Review Article | Open Access
APB Balaji1, Srinivasan Bhuvaneswari2,3, Leon Stephan Raj4,
Giridharan Bupesh5 , Kishore Kumar Meenakshisundaram6 and Konda Mani Saravanan6
1Test Facility Management, ESSEM Compliance Solutions Private Limited, MIHAN SEZ, Nagpur – 441108 (M.S), India.
2Ecoysus Life Science, Chennai – 600 030, Tamil Nadu, India.
3Department of Biotechnology, Anna University, Chennai – 600 025, Tamil Nadu, India.
4Plant Molecular Biology Research Unit, St. Xavier’s College (Autonomous),
Palayamkottai – 627 002, Tamil Nadu, India.
5Department of Forest Science, Nagaland University, Lumami – 798627, Nagaland, India.
6Research and Publication Wing, Bharath Institute of Higher Education and Research,
Chennai – 600 073, Tamil Nadu, India.
J Pure Appl Microbiol. 2022;16(2):796-813 | Article Number: 7542
https://doi.org/10.22207/JPAM.16.2.35 | © The Author(s). 2022
Received: 13/01/2022 | Accepted: 01/04/2022 | Published online: 27/05/2022
Issue online: June 2022
Abstract

Natural products are a great wellspring of biodiversity for finding novel antivirals, exposing new interactions between structure and operation and creating successful defensive or remedial methodologies against viral diseases. The members of Zingiberaceae traditional plant and herbal products have robust anti-viral action, and their findings will further lead to the production of derivatives and therapeutic. Additionally, it highlights the insight of utilizing these phytoextracts or their constituent compounds as an emergency prophylactic medicine during the pandemic or endemic situations for novel viruses. In this connection, this review investigates the potential candidates of the Zingiberaceae family, consisting of bioactive phytocompounds with proven antiviral efficacy against enveloped viruses. The present study was based on published antiviral efficacy of Curcuma longa, Zingiber officinale, Kaempferia parviflora, Aframomum melegueta Elettaria cardamomum, Alpina Sps (belongs to the Zingiberaceae family) towards the enveloped viruses. The relevant data was searched in Scopus”, “Scifinder”, “Springer”, “Pubmed”, “Google scholar” “Wiley”, “Web of Science”, “Cochrane “Library”, “Embase”, Dissertations, theses, books, and technical reports. Meticulously articles were screened with the subject relevancy and categorized for their ethnopharmacological significance with in-depth analysis. We have comprehensively elucidated the antiviral potency of phytoextracts, major composition, key compounds, mode of action, molecular evidence, immunological relevance, and potential bioactive phytocompounds of these five species belonging to the Zingiberaceae family. Conveniently, these phytoextracts exhibited multimode activity in combating the dreadful enveloped viruses.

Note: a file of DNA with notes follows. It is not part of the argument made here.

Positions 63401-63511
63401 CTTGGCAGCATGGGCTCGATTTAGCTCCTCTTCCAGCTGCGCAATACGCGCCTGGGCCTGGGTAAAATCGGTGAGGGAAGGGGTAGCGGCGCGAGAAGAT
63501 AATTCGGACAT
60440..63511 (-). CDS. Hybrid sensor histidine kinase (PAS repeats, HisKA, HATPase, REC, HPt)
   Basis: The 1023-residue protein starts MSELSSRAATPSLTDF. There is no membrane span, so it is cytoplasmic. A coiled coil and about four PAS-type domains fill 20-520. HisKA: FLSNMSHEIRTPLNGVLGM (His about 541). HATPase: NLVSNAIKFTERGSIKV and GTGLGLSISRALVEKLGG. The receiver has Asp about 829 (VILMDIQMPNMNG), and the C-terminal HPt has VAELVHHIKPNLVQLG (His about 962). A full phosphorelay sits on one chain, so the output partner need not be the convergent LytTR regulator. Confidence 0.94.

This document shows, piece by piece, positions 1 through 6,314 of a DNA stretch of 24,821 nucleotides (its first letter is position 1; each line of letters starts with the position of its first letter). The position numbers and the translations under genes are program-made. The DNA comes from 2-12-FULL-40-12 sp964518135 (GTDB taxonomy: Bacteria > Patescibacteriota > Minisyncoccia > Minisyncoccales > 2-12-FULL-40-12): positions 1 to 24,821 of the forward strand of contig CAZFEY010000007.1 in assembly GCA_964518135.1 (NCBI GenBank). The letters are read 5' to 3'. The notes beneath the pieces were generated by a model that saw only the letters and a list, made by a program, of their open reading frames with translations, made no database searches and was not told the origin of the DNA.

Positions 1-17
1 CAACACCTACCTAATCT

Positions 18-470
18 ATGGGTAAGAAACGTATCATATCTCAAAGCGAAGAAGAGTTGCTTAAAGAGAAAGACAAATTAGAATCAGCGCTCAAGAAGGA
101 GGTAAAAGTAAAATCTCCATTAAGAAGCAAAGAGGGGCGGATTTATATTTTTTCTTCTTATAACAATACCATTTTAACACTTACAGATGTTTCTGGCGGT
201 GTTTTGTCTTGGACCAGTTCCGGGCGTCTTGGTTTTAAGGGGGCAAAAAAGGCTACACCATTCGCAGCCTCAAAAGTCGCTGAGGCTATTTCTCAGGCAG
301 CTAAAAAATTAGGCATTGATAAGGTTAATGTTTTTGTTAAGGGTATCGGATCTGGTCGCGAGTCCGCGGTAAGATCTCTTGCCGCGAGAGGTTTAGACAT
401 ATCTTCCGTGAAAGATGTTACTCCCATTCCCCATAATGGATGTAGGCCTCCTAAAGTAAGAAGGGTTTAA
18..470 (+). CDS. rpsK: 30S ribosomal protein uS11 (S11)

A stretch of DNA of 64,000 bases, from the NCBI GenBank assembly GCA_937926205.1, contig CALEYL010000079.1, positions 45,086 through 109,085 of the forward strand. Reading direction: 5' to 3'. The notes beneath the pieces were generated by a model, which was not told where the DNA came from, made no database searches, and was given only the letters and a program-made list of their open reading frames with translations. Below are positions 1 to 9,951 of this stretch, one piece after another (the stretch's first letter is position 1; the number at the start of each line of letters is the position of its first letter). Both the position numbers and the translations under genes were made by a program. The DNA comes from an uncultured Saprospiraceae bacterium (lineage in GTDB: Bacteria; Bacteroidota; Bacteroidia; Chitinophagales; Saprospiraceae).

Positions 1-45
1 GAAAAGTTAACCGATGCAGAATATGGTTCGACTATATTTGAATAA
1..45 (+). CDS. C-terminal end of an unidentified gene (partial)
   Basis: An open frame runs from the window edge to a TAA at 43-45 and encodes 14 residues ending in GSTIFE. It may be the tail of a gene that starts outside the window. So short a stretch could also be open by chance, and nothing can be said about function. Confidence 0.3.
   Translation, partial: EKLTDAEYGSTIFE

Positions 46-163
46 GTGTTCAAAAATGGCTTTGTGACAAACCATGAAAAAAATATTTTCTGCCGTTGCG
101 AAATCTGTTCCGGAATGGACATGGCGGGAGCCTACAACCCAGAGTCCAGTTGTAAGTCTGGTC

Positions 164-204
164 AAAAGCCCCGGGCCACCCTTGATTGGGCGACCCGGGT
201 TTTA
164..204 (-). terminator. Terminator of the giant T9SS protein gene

Keywords

Zingiberaceae, Anti-viral compound, Immune boosters, Enveloped viruses, Immunomodulators, Phytocompounds

Introduction

The outbreak and pandemic of novel contagious viruses such as Severe Acute Respiratory Syndrome (SARS), respiratory syncytial, dengue, Human Immunodeficiency Virus (HIV), rotaviruses, para-influenza, and influenza viruses SARS-CoV-2 is a serious threat to human health across the globe. The unavailability of the drugs to combat the viral propagation during the endemic or pandemic situation worsens the situation. The unavailability of the molecular mechanism of novel viruses drags the efforts to control the virus spread and the development of antiviral drugs or vaccines. Even the proposed antiviral drugs expend a lot of time-period to pass clinical phase trial and Food and Drug Administration (FDA) approval. Also, vaccines developed against viruses are meant for prophylactic treatment. Moreover as vaccines defined to target the molecular pathway, several times they tend to cause side effects. The drugs such as Amantadine and Rimantidine (ion-channel blockers) used against Influenza type pose a disadvantage of causing side effects in the central nervous system and the gastrointestinal tract,1,2 also the emergence of resistance against these drugs.3-5 The enzyme neuraminidase which is an exoglycohydrolase plays a key role in the release of virions from infected host cells.1 Moscona has reported the application of neuraminidase inhibitors has prohibited the connection between the host cell and newly built virons.6 Developments of neuraminidase inhibitors such as Oseltamivir and zanamivir which are approved to use against Influenza A viruses were also found to develop resistance occasionally.7 Moreover, viruses pose every emerging capability to mutate it and develop a novel progeny making it more adaptive to infect. Also, the production capacities for these neuraminidase inhibitors are limited and too expensive for several countries. An effective drug during the disease outbreaks should contain the disease manifestation, should be affordable, easier production, safer and low cost.